Monday, February 22, 2010

January 2010, Las Vegas Trip Report, Part 3 - Lucy(pher) in the Sky with Diamonds

You're only as young as the last time you changed your mind. – Timothy Leary

Friday was our 10th Anniversary. We celebrated by sleeping in and reminisced about our honeymoon, ten years prior in Las Vegas. The weather is supposed to improve but only barely does so. We enjoyed brunch at IHOP on the old end of the strip since we had eaten there during our first trip to Vegas together. It was decent, and in fact, better than both the IHOPs near home in Texas, but not great.
Sadly, the Holy Cow brewpub, another interesting eatery we enjoyed on our honeymoon (also located near the Sahara), has been out of business for a few years. After brunch, we went downtown to the Golden Nugget and Fremont Street. Downtown Las Vegas looks older, crappier, and more dilapidated every time I go there. It’s not even a shadow of its former self, it’s a sad reminder like an old faded poster of a band that used to be good. The Golden Nugget is the only decent looking place down there. Their poker room was almost empty on Friday around noon. I should have inquired about the room used to film High Stakes Poker. I would love to sit at the table, get a photo, and even buy some merchandise but if the possibility even exists, they don’t advertise it effectively since I did not see anything about it while we were there. Don’t they know that HSP is the best poker show (AINEC) around? One would think they would take advantage of this marketing and merchandising opportunity given all of the Nugget branding in the show.

After we left the Nugget, we headed over to the Mirage to get our pre-purchased tickets to Love from the will call window so we don’t get stuck in a long line the night of the show. They have a magnificent marine aquarium with lots of coral (photo above).

At approximately 2pm, the Mirage poker room appeared almost dead with only two tables going. I notice there are no CardPlayer magazines in the Mirage poker room either. Surprisingly, the waitresses at Mirage seem a bit long in the tooth, as well as, not as shapely as I would expect for people that spend all day on their feet.

After we left the near empty Mirage, we went to the Fashion Mall on the strip. Foolishly, we did not valet and had to tour the garage for about 20 minutes to find an available parking spot. Despite the sort of interesting exterior appearance of this place, the mall itself was bland, unimpressive, and un-Vegas like. It basically resembled any other shopping mall anywhere in the country. I thought it was a terrible waste of limited Vegas time. Why in the world do people shop while in Vegas? You pay to fly there. You pay to stay there. And then, with all the unique activities one could engage in while in Vegas, thousands of people shop.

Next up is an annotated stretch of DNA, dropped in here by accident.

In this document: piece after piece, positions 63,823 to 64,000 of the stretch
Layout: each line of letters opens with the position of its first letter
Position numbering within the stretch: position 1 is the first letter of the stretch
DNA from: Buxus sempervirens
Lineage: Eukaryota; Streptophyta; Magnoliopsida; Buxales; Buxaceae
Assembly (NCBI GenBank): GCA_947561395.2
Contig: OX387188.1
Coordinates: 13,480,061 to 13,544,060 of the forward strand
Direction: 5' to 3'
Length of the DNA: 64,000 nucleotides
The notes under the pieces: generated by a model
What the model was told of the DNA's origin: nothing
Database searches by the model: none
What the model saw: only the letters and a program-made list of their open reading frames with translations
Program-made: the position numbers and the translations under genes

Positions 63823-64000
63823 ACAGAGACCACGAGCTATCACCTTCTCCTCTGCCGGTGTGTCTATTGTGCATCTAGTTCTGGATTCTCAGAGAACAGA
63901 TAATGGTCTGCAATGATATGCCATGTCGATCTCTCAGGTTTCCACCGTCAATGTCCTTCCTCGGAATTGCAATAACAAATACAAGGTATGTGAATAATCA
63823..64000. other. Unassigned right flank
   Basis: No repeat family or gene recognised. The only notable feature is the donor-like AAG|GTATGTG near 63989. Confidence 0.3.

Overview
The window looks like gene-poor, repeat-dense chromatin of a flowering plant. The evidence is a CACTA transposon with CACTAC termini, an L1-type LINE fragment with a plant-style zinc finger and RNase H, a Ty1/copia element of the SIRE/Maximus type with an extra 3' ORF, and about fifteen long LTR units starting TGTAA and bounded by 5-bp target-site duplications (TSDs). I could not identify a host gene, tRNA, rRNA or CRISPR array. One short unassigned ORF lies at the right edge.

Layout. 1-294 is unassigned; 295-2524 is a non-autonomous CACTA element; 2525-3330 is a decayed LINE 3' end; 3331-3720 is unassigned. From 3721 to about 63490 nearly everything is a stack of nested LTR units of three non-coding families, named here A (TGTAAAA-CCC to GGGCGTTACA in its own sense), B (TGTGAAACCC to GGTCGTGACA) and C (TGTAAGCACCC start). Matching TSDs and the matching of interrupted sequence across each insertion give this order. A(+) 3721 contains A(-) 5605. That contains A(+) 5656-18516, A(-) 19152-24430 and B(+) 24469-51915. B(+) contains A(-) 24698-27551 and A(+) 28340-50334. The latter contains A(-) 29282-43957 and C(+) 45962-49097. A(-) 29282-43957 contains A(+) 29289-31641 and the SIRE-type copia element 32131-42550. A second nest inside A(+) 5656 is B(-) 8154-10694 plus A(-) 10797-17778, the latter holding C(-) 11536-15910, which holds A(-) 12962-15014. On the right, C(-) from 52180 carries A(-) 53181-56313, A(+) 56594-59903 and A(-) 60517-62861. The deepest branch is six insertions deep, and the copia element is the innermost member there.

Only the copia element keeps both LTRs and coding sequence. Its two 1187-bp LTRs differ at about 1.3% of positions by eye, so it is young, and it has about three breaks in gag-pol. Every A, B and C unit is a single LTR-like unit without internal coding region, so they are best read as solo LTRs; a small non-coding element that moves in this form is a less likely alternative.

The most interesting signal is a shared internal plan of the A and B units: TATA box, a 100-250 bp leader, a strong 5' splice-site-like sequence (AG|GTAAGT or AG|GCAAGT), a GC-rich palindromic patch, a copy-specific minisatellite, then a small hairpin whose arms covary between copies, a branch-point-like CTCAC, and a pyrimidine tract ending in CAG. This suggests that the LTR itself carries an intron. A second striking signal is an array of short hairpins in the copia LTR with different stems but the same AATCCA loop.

I don’t get it at all. I saw nothing there that I could not acquire in a mall in Houston or from the comfort of my own home on the internet. Plus, you have to carry or haul your newly purchased crap back home enduring the airlines draconian baggage policies or pay to mail it. WTF? We don’t waste too much time at the mall. Once my wife sees the thing, she agrees with me that it’s no different than the mall back home and that coming to Vegas and shopping seems silly.

When we get back to Planet Hollywood, she wants to relax in the room and I, of course, head back to the poker room. I obtain seat 3 and immediately become acquainted with some interesting characters. Sitting next to me (in the 2 seat) is a redheaded woman I will call the “California cougar” since, judging from her hands and face, she is roughly 55 but her boyfriend (in the 8 seat) is at most 30. She is chatty, frontally augmented, and tells me she is from some place in California that has a nearby casino but I have never heard of. She also tells me she likes to play suited connectors but I don’t see her show any during the approximately two hours she is at my table. At the opposite end of the table (seat 7) is a big, affable gentleman from South Carolina named Billy. Billy is the table captain, a solid player, and has the entire table covered thanks to him felting a couple of opponents soon after I sat down. A new fellow, soon to be revealed as a complete neophyte, takes the seat to the right of the cougar (i.e. the 1 seat) and his buddy takes the 4 seat. I start straddling my button each time I have the chance. Soon, most everyone is doing the same. The neophyte revealed himself when he straddled his button, no one raised, and when the dealer looked at him and asked option? He folded. Yes, folded. Every time he was big blind and there was no raise and every time he straddled his own button and there was no raise, he folded when asked about his option. The dealer subtly grinned as she mucked his hand but never said a word about it.